We like the 8130’s size, though can’t help but feel that the device feels a bit cheap. The plastic casing is good, but not great, and we would have liked some more weight to the phone. Making the chromed sides metal instead of plastic would have gone a long way to making the phone feel higher-quality. While we know several people who are happy with their 8130, we also know several others who planned to upgrade to it but have reconsidered due to the chintzy feel. We would highly recommend using one for yourself to see where you fall on the spectrum.

Flip the phone over and you will find the 2 megapixel camera.It is at the top, and sits inside a black trim which sits inside achrome trim that wraps around the top and incorporates the standbybutton. Below this trim is a small slit for the speaker. At the bottomof the phone is the battery door clasp, a flush silver button flankedby two gold accents. The gold is a bit out of place on the phone, butit looks good enough that most users won’t realize that they areactually connectors for a desktop dock.



1. Paul unregistered

Actually you can change the shortcut items on the basic menu. If you move an application icon into the top five it will then display on the basic menu.

2. unregistered

Trackball is not cumbersome at all, not sure how you managed that conclusion. Menu icons are hideable so they dont clog up your screen. How can this phone not be picked up and used... Its size and very useable UI are strengths.

3. unregistered

I agree about the suretype being cumbersome at times, but that is the only real flaw that I notice. I didn't notice the browser being slow at all, it was much faster than other peoples phones that I compared it too. Overall a solid review though.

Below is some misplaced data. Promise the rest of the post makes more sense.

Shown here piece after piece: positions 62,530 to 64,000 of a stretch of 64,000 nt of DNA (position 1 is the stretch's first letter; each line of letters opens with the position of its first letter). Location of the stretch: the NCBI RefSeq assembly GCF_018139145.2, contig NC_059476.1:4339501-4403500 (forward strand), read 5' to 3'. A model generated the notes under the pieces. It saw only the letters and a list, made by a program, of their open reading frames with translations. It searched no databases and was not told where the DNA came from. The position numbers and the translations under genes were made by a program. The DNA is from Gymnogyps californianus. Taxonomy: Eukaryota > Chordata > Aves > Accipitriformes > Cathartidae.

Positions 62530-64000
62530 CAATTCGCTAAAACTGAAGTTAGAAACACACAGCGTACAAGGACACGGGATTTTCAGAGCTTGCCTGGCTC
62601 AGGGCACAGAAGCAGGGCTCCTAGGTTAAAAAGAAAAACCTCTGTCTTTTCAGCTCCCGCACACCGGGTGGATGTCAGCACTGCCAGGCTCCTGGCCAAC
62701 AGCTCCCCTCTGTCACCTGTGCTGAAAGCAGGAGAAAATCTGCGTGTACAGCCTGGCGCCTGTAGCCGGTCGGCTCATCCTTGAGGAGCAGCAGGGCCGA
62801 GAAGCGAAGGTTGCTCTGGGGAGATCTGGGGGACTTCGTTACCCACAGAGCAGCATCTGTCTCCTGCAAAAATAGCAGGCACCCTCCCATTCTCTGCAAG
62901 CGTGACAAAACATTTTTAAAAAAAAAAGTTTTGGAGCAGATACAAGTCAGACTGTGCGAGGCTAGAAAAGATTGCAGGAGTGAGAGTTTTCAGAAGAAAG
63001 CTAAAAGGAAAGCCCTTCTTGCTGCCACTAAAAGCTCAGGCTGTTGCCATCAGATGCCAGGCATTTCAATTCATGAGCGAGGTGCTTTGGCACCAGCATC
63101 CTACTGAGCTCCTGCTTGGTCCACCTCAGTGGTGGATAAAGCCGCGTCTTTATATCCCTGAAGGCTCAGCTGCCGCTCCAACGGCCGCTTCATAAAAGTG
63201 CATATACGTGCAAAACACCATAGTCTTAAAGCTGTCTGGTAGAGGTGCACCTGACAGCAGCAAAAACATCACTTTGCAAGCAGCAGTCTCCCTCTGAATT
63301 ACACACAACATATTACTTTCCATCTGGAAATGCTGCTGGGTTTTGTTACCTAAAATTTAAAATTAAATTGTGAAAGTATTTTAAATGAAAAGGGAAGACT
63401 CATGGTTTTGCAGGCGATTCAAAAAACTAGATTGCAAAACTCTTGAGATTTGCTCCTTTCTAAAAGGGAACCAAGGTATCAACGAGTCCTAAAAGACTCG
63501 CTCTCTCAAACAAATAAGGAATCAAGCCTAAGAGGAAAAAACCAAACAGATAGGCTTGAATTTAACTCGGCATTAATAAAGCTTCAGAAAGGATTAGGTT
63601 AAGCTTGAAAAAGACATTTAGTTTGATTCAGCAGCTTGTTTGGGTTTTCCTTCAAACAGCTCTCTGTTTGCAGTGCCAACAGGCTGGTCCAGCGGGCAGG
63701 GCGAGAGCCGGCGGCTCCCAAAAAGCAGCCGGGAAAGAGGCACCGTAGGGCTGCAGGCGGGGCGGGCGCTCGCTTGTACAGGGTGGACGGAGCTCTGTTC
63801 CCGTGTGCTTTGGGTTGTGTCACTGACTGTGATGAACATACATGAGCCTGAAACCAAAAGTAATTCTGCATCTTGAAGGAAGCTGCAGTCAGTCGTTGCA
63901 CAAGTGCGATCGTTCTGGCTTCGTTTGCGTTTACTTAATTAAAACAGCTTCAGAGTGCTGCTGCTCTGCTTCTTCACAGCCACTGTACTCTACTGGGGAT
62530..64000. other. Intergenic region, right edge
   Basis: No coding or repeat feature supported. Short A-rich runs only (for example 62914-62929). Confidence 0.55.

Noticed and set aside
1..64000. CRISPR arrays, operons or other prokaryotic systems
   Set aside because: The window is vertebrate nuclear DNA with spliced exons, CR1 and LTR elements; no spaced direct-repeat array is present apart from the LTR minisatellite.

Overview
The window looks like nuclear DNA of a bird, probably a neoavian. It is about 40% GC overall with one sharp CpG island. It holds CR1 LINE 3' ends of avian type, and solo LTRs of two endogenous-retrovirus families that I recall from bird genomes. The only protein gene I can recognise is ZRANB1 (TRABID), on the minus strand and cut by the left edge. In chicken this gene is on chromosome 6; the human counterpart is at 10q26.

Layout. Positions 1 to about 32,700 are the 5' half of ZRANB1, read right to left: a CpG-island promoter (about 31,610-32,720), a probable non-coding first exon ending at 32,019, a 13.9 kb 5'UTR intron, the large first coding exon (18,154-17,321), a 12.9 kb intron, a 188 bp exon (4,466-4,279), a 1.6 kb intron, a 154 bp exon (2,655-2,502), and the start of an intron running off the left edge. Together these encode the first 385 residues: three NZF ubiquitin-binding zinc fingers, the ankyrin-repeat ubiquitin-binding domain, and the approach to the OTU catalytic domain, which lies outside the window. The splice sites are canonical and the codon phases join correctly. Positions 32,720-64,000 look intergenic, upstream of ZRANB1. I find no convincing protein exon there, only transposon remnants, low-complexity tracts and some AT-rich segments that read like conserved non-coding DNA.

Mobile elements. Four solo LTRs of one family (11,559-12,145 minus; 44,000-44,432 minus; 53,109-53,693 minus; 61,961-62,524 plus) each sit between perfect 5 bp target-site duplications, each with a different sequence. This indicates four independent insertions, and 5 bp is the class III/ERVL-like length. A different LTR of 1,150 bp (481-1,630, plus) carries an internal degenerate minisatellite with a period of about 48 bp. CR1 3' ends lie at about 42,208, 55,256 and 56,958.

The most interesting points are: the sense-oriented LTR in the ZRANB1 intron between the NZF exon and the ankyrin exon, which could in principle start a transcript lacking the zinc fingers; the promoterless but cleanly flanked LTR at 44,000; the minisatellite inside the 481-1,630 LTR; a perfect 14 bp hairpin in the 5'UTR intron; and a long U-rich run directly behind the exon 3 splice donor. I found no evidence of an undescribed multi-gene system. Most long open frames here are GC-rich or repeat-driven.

4. SQFreak unregistered

About connectivity, I notice no slowness. I think you're in a low-signal area, based on the fact that your screenshots alternate between 1XEV (broadband) and 1X (barely faster than dialup). Actually, my Pearl 8130 performs faster than my Q9m in almost every respect. Additionally, I use Outlook 2007 to sync with the BlackBerry with no problems.

13. unregistered

Could you please tell me which U prefer... Moto Q9m (Q9c for me on SPrint) vs. the Pearl 8130?? I'm torn as this will be my 1st SmartPhone, and I'm a MS Windows PC user, etc. But I really do not plan to do much e-mailing on either as I want to keep my sanity & life. I want a great phone, easy to use & setup, easy to type w/o looking alot. Can you turn off The Pearl's guess-ahead typing, and put it into an ABC mode only?? Thx Much, tom

5. dragserb unregistered

You have to be pretty dense if you can't learn to use this phone quickly. It's not that hard for anyone who cares to read a little. The phone deserves at least an 8 not a mediocre 7.

6. Reviewer unregistered

@sq...The testing of the phone was done in many places, most of them strong EVDO areas. Where the pictures/video was taken the Pearl did jump between 1x and EVDO, but literally every other Verizon phone I've owned and tested (probably 15 or so) has had no problem not only pulling an EVDO signal, but a strong one at that. Air cards usually get speeds over 1Mbps

7. VZ Hater unregistered

Check your info guys, the Pearl launched on Sprint on Black Friday, as noted on many other blogs AND Sprint's own site. A comparo coming soon?

8. unregistered

was the reviewer not smart...or maybe just missed some things the phone does? the BT is fully unlocked, I am able to send object via BT and receive them, fairly easily mind you as well. I can connect my pearl via BT to my laptop for syncing as well as modem(though modem via BT is dumb and slow, but more power to you). so the BT stuff is all wrong, but how about the rest of it? the main menu is the same menu you get on any BB phone, and you cna hide any icon you don't need or move things around. so the side keys can be made into anything you want. as to the trackball...do you have MS or shake a lot? because that thing is easy as hell to use. and no review of the new RIM browser? this thing blows the old ones out of the water. and have you never owned or done a review of a BB? all you realy did was get in there, and download an app and not try to use the standard browser. did you go to yoru website? it pulls up without issue, and you cna move to a pan and zoom way of looking at the webpage much like opra mini. every time any of you guys get a phone the first thing you do is suck opera mini's sausage by mentioning it, then complain about how the phone can or can't run it. wow this review is lacking on all front, facts, info, and apparently knowledge.